It used to be unheard of for people in their 70s to undergo a heart transplant, but it turns out older people do reasonably well after the procedure.
“The cutoff point for heart transplantation used to be age 65 and, as we have become more comfortable with the process of heart transplantation, we are now offering heart transplantation to patients over the age of 70 and we have gone up to age 78,” says Dr. Jignesh Patel, associate medical director of the heart transplant program for the University of California at Los Angeles.
Patel and his colleagues found that septuagenarians gain just as much survival benefit as younger transplant recipients, provided they don’t have a hepatitis C infection or receive a heart from a donor who had the liver disease.
The researchers compared outcomes in 25 patients older than 70 years and 246 younger patients. After five years, 80 per cent of the younger patients were still alive, compared with 64 per cent of the older group. But the five-year survival rates were the same after the researchers excluded patients and organs infected with hepatitis C. “Patients over the age of 70 actually do quite well,” Patel says. “I am hoping these data provide some guidance in terms of the feasibility of heart transplantation in the older age group. So long as the older transplant population is adequately screened, they should do as well as the younger group.”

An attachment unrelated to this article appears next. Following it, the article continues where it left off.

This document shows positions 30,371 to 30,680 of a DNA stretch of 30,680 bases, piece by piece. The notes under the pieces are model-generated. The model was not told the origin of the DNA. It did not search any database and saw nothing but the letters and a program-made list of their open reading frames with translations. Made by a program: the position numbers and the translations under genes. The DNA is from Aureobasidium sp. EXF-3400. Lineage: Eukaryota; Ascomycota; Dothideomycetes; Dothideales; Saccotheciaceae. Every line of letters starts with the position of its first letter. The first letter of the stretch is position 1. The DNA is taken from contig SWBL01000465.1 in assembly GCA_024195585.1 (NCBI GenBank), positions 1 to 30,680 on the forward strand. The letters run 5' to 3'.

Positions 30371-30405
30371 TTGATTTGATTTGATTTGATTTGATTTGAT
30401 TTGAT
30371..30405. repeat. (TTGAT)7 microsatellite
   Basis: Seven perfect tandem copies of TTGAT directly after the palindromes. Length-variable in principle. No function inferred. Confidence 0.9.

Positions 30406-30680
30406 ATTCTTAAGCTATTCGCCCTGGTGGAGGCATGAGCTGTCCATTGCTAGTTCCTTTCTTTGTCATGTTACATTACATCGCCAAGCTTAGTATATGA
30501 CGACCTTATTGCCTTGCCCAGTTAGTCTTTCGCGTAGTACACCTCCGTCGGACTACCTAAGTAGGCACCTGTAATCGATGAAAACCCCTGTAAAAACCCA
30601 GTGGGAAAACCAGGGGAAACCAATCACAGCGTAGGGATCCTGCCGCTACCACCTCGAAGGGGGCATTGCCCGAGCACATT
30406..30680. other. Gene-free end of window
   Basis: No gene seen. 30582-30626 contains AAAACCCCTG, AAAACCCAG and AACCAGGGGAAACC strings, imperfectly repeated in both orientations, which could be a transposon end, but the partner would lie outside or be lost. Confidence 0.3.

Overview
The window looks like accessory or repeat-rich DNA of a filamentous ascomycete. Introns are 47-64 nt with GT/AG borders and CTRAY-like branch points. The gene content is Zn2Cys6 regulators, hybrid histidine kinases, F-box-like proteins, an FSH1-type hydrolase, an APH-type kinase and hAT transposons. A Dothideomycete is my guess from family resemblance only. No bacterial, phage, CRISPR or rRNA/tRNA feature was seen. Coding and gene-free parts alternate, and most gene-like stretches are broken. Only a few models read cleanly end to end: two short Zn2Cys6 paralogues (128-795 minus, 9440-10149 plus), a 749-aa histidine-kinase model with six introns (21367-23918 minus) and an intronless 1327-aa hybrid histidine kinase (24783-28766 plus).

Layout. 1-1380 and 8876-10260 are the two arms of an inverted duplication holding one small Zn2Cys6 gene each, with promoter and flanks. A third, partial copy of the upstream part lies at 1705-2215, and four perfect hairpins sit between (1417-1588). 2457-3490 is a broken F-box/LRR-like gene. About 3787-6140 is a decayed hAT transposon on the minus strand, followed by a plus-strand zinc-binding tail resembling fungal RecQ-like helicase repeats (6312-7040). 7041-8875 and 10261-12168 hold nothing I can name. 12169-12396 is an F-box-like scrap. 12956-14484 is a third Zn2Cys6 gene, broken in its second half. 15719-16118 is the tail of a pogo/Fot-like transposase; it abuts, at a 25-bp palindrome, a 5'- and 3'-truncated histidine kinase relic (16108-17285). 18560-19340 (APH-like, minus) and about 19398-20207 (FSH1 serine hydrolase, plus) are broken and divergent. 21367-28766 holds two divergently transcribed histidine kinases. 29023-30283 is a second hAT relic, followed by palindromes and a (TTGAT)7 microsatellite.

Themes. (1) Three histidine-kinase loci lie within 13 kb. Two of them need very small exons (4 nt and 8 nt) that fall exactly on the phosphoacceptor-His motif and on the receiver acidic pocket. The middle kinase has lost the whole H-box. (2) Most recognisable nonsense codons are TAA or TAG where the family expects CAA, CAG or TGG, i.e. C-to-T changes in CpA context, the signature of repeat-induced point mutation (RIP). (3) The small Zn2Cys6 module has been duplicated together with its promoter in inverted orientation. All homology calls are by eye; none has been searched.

He adds that because older people have weaker immune systems, they don’t require as much anti-rejection medication and are less likely to reject their new organ.
Patel says this is one of the first studies to look at older heart transplant recipients and while these findings are encouraging, more research is needed with larger numbers of patients. “This is going to be a bigger and bigger issue in the future. If you look at the demographics, you can see that the numbers of patients in their 50s, 60s and 70s who are undergoing heart transplants are going up.”